Among the several institutions that have undergone structural transformations in Palo Alto, the Downtown Library Branch was not one to forget. The $3.2 million renovation project, which took 14 months to complete, was launched after the approval of Measure N, a $76 million contract for extensive renovations to the Downtown, Main and Mitchell Park library branches.
With Mayor Sid Espinosa, city officials and community members in attendance Saturday, downtown library employees celebrated the reopening of the branch with live entertainment and refreshments.
The long-awaited reopening drew a large crowd eager to witness the new features added to the library, which include a group study room, a multipurpose community room and a kids place, in addition to improved infrastructure, technology and environmentally friendly components.
The additional space will allow for more activities to be held at the library, according to Assistant Library Director Cornelia van Aken.
“We have spaces for programs like Magic Mike, we have room for more selection and we have room for more collections in the building now," van Aken said. “There are many more services and resources.”
The designated kids section, an amenity unique to the downtown library branch, provides an area for group storytimes as well as individual learning opportunities at the AWE Early Literacy Learning computer station for younger readers.
“There are new spaces that have been created," Library Director Monique le Conge said. “The children’s room, especially, which was a special project with the Friends of the Palo Alto Library, is a flexible space. There was not a large children’s space here before.”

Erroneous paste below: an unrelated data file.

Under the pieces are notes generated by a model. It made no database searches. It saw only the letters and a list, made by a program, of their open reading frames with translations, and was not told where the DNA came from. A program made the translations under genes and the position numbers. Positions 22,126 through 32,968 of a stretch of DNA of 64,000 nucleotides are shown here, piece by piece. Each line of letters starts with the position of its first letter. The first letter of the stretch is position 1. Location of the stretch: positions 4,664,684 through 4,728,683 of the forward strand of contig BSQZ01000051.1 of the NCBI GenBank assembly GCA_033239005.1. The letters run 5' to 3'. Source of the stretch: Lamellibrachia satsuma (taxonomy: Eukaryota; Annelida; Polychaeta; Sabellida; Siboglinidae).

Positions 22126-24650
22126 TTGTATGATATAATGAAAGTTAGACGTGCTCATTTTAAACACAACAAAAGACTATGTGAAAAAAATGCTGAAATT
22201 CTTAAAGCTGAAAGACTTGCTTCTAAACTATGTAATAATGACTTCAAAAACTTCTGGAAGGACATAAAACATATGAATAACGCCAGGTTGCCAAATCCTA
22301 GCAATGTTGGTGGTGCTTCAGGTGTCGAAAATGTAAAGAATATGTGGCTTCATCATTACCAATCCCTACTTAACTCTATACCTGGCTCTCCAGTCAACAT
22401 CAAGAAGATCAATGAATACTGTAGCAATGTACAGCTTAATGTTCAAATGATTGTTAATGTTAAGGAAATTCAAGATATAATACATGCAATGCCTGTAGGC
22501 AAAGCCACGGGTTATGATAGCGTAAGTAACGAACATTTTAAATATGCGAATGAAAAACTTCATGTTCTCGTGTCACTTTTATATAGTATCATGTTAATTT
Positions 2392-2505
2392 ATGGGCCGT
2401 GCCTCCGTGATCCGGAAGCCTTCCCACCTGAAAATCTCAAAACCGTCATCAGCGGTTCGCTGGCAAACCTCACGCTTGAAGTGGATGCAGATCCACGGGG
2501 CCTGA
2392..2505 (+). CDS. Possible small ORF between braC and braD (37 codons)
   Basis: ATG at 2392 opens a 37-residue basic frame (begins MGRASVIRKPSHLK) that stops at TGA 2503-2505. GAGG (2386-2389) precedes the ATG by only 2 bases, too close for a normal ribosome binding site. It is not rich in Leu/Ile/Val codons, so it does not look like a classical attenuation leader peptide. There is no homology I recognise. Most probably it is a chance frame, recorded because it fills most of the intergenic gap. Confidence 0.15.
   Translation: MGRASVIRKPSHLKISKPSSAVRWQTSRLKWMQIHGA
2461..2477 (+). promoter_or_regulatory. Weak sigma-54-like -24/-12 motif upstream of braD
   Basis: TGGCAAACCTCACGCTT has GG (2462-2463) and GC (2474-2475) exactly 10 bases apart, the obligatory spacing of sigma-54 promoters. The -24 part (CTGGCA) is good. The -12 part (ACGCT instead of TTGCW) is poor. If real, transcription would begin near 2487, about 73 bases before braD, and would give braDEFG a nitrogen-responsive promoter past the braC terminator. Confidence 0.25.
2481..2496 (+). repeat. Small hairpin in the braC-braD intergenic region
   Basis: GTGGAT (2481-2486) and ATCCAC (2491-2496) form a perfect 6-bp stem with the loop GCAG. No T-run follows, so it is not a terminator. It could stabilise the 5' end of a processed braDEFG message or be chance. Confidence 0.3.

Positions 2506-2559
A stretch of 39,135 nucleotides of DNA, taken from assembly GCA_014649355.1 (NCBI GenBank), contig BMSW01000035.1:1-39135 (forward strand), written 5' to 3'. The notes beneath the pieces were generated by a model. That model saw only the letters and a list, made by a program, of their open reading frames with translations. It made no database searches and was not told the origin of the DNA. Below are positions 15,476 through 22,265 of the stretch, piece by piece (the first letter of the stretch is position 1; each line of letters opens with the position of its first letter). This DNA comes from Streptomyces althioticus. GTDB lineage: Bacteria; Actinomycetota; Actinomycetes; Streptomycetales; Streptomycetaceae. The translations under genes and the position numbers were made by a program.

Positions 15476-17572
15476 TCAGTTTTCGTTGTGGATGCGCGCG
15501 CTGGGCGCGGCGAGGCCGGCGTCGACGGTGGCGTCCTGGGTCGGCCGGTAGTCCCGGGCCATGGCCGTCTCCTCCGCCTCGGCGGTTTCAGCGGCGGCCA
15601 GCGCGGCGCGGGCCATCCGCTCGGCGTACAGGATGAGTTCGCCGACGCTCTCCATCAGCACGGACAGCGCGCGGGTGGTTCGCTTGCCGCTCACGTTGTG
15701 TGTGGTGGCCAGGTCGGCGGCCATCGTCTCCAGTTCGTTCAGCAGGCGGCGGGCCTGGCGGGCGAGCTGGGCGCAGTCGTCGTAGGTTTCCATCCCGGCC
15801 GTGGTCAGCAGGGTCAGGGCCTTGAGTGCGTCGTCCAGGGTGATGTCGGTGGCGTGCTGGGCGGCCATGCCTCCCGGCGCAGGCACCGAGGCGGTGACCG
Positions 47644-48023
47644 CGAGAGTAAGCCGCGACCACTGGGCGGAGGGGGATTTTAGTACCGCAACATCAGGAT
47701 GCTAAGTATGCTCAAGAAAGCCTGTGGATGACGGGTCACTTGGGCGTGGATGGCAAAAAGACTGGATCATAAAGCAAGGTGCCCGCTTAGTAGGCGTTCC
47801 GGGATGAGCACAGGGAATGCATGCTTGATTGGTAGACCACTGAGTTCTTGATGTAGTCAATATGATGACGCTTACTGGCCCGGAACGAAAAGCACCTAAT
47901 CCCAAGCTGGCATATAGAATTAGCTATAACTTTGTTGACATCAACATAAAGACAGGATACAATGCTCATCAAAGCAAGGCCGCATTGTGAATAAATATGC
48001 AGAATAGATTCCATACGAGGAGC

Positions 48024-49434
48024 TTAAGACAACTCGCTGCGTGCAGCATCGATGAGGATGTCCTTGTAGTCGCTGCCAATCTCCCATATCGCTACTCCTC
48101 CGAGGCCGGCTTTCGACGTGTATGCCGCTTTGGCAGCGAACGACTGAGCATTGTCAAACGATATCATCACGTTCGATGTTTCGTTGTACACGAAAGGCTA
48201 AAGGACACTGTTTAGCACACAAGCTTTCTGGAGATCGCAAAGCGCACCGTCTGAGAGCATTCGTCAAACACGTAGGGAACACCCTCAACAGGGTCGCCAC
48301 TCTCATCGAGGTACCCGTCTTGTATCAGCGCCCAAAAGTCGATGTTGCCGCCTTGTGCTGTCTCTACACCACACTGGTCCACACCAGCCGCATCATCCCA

Along with fostering children’s curiosities, the modern resources will appeal to a broader range of library-users who can access the branch’s free wireless connectivity or work with the large, touch-screen smart boards available in the study rooms.
“Before this was remodeled, children’s story time was token, and the attendance was a joke,” Friends of the Palo Alto Library President Jim Schmidt said. “I think that the services of this library are going to be much more used by the downtown population, both the residential population and the business population, than was the case with the original library.”
Despite technological advancements in literature, such as e-books and online material, the presence of libraries in communities is growing throughout the nation as individuals increasingly spend time at their local branches, according to Schmidt.
“Libraries are important social institutions,” Schmidt said. “People use them both for individual study and for group activities and to talk to each other. In this economy, what we see across the country is that more and more people are using public libraries, and the circulation in public libraries is going up for the last 10 years.”
Although a public facility, the downtown library can create a comfortable environment as familiar as home for some users.
“I think that every library will reflect the neighborhood where it's located. Libraries are the neighborhood’s living room, a place where you can come and relax, learn, have conversations with people,” le Conge said.
“I really want it to be a hub for whatever the community needs, whether it’s a place to do homework, a place for a community group to share information, an opportunity for children to experience story time and new activities, or whatever it is that families and individuals can do together.”
Mitchell Park Branch Librarian Karen Richins described the renovation project as an overall benefit for the community.
“Definite positive impact,” she said.